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2024 Colloquia

Linking Longitudinal Methods toward Clinical Decision Support

Patrick Heagerty, Ph.D.
University of Washington

Visit the Charles L. Odoroff Memorial Lecture for details

Thursday, May 2, 2024
3:30 pm - 5:00 pm

Helen Wood Hall, Room 1W-501

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Estimating Interactions in Chemical Mixtures: Case Studies from Cancer Epidemiology

Paul S. Albert, Ph.D.
National Institutes of Health (NIH)

Estimating the interactions between mixture components is often of interest in epidemiologic studies. Motivated by studies examining the effects of chemical exposures in the development of cancer, we develop and compare different approaches for estimating interactions among components of these exposures. We develop a latent functions approach where the main and interaction effects are estimated using two separate sets of unobserved functions. We also develop a Bayesian shrinkage approach that incorporates the hierarchical principle which assumes that it is unlikely that there are interactions without the presence of corresponding main effects. These approaches are compared with Bayesian kernel machine regression (BKMR) and LASSO, two approaches currently being used for analyzing interactions in chemical mixture studies. We analyze the data from a series of NCI studies to provide insight into chemical mixture analyses.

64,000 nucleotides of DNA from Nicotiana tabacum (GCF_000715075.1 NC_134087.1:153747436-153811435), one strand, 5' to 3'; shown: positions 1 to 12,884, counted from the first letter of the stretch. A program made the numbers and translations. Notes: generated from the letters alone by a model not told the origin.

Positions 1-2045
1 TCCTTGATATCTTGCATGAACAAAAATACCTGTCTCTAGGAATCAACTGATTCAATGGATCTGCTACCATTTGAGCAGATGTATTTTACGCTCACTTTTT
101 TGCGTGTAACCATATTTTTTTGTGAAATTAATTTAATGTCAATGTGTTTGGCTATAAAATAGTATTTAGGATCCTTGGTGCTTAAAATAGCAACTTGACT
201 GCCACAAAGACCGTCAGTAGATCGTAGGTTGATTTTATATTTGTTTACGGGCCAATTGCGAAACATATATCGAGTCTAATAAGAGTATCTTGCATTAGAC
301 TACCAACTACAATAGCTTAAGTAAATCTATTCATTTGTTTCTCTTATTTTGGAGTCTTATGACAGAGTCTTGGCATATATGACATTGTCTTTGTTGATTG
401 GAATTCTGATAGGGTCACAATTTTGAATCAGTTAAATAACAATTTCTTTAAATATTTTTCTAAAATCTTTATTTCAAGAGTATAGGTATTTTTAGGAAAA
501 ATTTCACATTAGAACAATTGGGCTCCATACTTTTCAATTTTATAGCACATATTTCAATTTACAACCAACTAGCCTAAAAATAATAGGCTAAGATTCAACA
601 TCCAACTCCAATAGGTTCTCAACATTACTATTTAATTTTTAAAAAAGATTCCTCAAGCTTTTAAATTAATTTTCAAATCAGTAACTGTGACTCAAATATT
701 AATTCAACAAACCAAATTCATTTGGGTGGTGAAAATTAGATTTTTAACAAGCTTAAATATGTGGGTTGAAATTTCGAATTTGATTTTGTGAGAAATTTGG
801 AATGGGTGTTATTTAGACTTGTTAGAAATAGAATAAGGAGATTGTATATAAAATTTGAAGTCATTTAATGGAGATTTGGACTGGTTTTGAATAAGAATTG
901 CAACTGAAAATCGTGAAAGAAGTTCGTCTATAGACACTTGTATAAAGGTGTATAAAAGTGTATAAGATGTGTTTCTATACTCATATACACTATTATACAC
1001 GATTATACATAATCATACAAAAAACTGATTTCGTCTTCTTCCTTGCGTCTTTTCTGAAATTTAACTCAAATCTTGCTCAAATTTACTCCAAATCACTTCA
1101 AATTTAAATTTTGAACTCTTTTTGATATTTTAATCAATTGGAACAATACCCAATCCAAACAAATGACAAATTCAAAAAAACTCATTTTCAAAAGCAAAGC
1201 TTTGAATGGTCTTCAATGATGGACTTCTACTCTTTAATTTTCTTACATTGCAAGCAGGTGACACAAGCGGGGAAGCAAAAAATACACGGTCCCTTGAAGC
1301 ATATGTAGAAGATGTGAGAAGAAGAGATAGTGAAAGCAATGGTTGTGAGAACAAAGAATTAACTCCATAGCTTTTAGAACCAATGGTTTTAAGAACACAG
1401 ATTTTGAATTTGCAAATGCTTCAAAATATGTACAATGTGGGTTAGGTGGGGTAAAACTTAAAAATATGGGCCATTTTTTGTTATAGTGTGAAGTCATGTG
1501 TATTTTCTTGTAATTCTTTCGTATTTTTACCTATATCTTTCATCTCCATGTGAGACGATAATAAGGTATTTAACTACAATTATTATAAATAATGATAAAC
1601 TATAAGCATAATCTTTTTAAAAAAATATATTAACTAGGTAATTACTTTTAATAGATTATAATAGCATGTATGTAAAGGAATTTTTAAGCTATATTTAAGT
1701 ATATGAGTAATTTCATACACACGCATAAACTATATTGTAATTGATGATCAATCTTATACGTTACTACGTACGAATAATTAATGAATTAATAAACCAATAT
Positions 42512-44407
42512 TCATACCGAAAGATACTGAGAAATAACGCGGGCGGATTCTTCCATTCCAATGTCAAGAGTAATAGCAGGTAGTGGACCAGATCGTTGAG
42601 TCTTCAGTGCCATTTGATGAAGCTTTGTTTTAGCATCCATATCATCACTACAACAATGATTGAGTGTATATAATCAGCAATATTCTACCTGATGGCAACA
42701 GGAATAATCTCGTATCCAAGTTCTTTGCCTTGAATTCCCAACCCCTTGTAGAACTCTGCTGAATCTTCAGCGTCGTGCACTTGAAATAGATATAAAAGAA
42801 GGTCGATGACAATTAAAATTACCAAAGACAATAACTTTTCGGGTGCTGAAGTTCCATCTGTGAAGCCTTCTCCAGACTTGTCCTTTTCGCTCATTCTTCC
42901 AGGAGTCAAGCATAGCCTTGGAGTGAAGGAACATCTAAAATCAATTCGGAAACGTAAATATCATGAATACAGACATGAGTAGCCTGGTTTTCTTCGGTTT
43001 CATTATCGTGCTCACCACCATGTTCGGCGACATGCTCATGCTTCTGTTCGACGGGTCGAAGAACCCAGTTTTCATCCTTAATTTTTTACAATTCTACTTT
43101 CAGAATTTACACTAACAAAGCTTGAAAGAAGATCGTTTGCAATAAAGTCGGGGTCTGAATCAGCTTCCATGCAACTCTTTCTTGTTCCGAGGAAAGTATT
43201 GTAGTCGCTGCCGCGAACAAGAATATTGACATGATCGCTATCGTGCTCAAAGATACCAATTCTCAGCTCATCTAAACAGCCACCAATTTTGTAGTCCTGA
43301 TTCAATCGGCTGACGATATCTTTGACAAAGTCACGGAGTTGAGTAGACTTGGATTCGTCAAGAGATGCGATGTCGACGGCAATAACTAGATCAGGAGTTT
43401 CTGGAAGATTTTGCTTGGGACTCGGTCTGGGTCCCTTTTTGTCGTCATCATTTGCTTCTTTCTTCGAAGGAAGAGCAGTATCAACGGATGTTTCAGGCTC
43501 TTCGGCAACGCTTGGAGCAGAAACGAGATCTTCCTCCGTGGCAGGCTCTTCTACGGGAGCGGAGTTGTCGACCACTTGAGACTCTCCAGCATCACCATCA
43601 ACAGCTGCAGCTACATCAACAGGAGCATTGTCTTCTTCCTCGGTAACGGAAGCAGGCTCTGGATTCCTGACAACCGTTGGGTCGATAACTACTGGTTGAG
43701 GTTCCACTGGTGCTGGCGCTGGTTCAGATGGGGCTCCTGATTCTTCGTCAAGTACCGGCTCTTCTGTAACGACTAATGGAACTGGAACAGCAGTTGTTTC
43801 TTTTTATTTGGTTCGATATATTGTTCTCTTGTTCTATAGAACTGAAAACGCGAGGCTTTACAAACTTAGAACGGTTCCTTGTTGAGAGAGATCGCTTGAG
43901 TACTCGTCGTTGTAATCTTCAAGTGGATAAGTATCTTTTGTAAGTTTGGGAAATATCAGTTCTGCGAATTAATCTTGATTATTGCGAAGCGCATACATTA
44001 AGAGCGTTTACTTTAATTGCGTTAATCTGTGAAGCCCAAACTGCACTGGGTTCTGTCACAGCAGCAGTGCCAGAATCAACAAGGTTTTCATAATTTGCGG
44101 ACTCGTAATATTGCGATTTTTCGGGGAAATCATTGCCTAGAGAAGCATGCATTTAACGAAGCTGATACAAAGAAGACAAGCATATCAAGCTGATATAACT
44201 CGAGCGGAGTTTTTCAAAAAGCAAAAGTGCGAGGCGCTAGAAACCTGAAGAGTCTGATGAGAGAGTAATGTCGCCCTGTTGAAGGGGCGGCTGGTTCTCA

This is joint work with Sung Duk Kim and Debamita Kundu.

Thursday, April 18, 2024

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Sparse Causal Learning

Linbo Wang, Ph.D.
University of Toronto

In many observational studies, researchers are interested in studying the effects of multiple exposures on the same outcome. Unmeasured confounding is a key challenge in these studies as it may bias the causal effect estimate. To mitigate the confounding bias, we introduce a novel device, called the synthetic instrument, to leverage the information contained in multiple exposures for causal effect identification and estimation. We show that under linear structural equation models, the problem of causal effect estimation can be formulated as an $\ell_0$-penalization problem, and hence can be solved efficiently using off-the-shelf software. Simulations show that our approach outperforms state-of-art methods in both low-dimensional and high-dimensional settings. We further illustrate our method using a mouse obesity dataset.

Thursday, March 21, 2024

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